Republican Party Animals

by John Holbo on May 21, 2006

Just so Henry does not have to doing anything undignified, like remind you all again that he’s over at Firedoglake later today, discussing Perlstein’s Before the Storm [amazon] … well, now I’ve done it for him. And doesn’t it seem like it’s about time for some kind of anti-Perlstein backlash? (Don’t look at me. I don’t have an unkind word. Great book. No kidding.)

Here’s a fun bit from p. 372. It’s time for the Republican National Convention in 1964, at the Cow Palace, in SF:

Across town, at the intersection of Haight and Ashbury streets, a new kind of bohemia was taking shape, although many of its most flamboyant representatives were occupied with a cross-country trip on a bus called “Further,” whose riotous exterior decoration included a sign reading, “A VOTE FOR BARRY IS A VOTE FOR FUN!” A stop along the way was the commune of former Harvard professor Timothy Leary, whose The Psychedelic Experience had come out that year. These were Ken Kesey’s “Merry Pranksters,” later to be immortalized as the first hippies in a book by New York Herald Tribune writer Tom Wolfe. The delegates, mostly gray old factory owners and club women – the butt of cabbies’ jokes that San Francisco banks were running out of nickels and dimes – would have been altogether disgusted by the goings-on at the Haight, were they aware of them; but the folks who would fill the Cow’s spectator galleries – the YAFers and Young Republicans – might have been amused. They were packing North Beach nightclubs dancing the swim (some might have taken in the country’s first topless dancing act), snapping up comic books lampooning such trendy dances by inventing new ones like the “Eisenhower sway” (“sway back and forth. But end up in the dead center. Do not speak while performing this exercise.”, and heckling lefty comedian Dick Gregory at the hungry i when they weren’t laughing at his cracks at the expense of Scranton (“He reminds you of the guy who runs to John Wayne for help”). They did think a vote for Barry was a vote for fun. They exulted in each other, rejoiced, felt an electricity they would not experience again in their lives; it was their Woodstock.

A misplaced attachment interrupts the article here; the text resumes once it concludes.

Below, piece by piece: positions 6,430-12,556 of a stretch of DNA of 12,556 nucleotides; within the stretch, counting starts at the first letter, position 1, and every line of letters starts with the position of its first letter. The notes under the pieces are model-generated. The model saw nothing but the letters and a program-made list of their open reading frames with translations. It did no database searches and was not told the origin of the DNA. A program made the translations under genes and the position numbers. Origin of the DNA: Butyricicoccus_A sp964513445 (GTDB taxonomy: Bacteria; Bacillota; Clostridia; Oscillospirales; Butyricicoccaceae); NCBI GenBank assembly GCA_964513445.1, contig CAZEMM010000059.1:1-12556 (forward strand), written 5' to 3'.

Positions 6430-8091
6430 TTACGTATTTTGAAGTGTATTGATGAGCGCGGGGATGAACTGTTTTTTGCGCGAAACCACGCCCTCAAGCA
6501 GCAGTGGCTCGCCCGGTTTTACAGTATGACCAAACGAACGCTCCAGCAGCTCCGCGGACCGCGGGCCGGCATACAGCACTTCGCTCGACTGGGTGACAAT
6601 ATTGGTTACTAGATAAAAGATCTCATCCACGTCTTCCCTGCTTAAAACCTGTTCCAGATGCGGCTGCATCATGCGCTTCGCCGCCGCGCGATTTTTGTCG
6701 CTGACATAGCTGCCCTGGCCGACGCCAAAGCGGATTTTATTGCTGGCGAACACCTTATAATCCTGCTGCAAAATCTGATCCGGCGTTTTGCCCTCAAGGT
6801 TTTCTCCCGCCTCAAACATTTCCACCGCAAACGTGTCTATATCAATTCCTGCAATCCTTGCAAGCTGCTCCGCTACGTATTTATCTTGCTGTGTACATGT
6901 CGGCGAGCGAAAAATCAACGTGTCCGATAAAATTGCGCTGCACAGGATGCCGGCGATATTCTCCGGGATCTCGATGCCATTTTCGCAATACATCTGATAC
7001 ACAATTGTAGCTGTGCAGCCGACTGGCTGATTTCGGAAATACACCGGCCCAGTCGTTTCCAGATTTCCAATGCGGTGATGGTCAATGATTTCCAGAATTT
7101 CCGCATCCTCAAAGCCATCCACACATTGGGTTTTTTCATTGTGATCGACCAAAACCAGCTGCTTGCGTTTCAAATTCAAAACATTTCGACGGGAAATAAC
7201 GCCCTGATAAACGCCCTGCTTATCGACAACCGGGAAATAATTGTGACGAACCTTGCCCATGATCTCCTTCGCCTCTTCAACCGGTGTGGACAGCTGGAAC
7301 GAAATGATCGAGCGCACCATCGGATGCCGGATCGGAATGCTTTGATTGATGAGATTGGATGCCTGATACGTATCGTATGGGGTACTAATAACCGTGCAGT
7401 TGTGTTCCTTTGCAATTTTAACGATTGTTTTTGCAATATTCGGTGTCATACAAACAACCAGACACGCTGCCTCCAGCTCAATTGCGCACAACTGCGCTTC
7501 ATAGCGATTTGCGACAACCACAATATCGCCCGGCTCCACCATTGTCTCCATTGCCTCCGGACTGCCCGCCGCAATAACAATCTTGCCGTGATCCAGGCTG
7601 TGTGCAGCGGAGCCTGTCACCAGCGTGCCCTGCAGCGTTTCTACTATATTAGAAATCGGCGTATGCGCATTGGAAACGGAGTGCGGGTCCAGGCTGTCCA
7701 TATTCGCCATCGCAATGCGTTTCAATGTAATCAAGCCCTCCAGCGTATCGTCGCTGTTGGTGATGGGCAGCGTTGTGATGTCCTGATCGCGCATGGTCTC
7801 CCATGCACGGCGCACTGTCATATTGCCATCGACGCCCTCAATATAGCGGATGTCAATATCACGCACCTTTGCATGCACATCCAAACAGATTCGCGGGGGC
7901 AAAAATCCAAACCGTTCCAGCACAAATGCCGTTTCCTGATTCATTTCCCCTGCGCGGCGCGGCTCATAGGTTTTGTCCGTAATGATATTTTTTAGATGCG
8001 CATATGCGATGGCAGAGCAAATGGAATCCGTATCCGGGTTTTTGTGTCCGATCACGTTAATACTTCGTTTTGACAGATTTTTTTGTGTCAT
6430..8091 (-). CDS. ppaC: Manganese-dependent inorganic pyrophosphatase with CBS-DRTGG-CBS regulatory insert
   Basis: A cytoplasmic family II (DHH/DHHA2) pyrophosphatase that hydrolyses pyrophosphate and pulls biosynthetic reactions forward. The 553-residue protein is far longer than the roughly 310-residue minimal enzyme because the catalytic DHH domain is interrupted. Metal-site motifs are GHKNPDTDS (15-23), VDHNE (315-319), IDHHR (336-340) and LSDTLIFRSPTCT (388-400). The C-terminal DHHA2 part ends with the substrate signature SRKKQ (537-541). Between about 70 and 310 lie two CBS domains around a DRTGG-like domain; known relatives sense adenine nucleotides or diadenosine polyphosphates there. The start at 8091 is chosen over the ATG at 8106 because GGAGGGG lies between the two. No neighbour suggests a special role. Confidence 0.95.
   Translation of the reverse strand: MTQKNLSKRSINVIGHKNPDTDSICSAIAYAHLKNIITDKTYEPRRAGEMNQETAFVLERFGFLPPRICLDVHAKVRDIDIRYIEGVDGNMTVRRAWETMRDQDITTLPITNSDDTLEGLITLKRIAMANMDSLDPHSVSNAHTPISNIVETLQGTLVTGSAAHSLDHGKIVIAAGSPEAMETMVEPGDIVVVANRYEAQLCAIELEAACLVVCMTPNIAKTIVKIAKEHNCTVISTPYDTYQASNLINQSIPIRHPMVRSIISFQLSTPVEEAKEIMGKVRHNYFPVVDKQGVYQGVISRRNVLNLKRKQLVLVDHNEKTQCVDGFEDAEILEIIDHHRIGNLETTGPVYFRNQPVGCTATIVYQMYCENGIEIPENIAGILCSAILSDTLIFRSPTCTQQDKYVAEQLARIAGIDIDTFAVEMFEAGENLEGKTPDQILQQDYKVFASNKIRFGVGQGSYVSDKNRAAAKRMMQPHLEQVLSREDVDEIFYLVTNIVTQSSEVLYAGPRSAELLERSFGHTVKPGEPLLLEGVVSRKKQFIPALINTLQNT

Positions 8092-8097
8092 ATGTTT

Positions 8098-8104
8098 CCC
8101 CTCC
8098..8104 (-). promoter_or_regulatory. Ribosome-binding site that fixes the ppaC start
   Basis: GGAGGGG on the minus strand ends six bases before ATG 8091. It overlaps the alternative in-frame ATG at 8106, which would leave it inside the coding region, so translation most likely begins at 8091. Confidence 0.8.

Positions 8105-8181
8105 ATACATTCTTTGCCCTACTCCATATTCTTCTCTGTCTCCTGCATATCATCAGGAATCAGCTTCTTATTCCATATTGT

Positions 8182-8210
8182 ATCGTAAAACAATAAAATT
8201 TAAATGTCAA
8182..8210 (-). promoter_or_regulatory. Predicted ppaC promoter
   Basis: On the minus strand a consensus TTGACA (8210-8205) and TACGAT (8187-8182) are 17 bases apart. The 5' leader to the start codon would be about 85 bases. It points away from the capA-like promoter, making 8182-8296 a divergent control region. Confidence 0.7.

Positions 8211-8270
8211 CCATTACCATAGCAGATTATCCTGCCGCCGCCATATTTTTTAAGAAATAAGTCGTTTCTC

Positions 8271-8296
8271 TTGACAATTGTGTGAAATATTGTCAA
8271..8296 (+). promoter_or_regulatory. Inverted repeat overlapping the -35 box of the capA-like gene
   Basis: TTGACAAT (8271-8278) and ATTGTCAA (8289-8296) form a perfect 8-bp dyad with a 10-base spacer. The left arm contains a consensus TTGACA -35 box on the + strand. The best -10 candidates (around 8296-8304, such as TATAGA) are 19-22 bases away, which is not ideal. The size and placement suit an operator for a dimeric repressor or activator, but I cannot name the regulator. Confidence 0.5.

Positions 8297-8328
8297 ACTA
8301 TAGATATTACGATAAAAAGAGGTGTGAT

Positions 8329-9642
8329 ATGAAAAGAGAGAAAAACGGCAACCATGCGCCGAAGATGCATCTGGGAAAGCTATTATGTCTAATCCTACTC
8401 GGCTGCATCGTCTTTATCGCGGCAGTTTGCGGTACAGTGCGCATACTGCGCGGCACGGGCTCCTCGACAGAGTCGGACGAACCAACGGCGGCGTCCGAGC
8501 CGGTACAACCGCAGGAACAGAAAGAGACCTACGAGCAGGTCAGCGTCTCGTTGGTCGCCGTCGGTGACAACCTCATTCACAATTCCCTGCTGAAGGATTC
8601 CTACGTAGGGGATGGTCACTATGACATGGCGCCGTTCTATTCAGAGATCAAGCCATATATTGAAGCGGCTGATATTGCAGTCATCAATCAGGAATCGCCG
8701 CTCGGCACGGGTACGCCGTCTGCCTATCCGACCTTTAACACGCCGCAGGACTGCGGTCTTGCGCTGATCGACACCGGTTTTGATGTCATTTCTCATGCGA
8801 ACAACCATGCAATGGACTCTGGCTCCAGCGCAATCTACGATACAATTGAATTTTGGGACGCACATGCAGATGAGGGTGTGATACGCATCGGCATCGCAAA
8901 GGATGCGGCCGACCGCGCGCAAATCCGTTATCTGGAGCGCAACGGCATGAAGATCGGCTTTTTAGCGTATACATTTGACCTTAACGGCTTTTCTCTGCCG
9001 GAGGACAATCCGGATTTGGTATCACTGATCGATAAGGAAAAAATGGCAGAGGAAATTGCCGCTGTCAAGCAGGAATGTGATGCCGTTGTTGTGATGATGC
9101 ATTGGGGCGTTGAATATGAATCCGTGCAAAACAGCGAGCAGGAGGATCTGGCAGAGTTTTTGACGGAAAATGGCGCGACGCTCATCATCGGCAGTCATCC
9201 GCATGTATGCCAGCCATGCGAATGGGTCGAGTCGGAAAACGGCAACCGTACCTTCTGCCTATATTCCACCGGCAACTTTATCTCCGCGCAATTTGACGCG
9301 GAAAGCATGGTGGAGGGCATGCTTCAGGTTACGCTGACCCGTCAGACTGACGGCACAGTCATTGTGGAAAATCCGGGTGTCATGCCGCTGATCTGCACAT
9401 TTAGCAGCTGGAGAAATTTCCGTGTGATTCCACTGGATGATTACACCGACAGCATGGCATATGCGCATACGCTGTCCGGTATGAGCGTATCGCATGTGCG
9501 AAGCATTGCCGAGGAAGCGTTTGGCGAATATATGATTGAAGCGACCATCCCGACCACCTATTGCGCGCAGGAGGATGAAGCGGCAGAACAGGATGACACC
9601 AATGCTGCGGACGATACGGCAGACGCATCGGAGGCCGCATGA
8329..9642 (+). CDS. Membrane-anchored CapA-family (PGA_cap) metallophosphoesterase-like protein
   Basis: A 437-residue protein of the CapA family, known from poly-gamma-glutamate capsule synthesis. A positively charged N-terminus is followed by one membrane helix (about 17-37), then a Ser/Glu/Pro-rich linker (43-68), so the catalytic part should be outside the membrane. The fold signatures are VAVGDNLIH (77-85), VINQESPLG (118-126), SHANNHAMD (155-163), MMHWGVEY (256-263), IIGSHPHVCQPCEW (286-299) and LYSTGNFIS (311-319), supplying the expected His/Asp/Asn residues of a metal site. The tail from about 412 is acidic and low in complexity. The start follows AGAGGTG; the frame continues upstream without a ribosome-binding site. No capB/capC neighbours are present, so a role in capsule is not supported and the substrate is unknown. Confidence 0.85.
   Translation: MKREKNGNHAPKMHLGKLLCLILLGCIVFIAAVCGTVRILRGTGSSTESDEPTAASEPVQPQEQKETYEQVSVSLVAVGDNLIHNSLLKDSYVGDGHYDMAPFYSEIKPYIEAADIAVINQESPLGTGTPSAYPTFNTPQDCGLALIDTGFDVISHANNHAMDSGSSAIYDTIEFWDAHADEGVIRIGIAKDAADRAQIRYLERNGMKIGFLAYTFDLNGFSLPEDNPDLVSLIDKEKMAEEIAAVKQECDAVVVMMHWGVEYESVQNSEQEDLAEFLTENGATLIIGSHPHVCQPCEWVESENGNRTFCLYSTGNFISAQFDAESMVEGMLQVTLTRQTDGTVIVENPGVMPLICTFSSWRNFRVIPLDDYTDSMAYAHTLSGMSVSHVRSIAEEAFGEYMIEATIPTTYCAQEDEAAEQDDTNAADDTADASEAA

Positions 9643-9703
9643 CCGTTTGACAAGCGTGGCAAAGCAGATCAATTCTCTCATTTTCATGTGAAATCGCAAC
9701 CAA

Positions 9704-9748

I think it’s rather interesting the way conservatives – particularly movement conservatives – have gotten so adept at being both the party of fun and the party of traditional moral values; while managing to tar the left as both too relativistic and hedonistically permissive (take that, you big hippy!) and too morally authoritarian (politically correct). It’s a good trick when you can make the opposition carry the weight of your own contradictions, as it were.



Patrick S. O'Donnell 05.21.06 at 11:04 am

A classic case of Freudian projection.

An analogous case from a certain sort of fundamentalist, evangelical Christianity:

A couple of years ago the LA Times had a series of articles on Pastor Jim Crouch and his wife Jan of Trinity Broadcasting Network (TBN): ‘Over the last 31 years, Crouch and his wife, Jan, have parlayed their viewers’ small expressions of faith into a worldwide broadcasting empire — and a life of luxury.’

Among the things we learn:

The network…was buffeted by unwanted publicity last week, when The Times reported that Crouch had paid a former employee $425,000 to keep silent about an alleged homosexual tryst.

Paul, 70, collects a $403,700 salary as TBN’s chairman and president. Jan, 67, is paid $361,000 as vice president and director of programming. Those are the highest salaries paid by any of the 12 major religious nonprofits whose finances are tracked by the Chronicle of Philanthropy.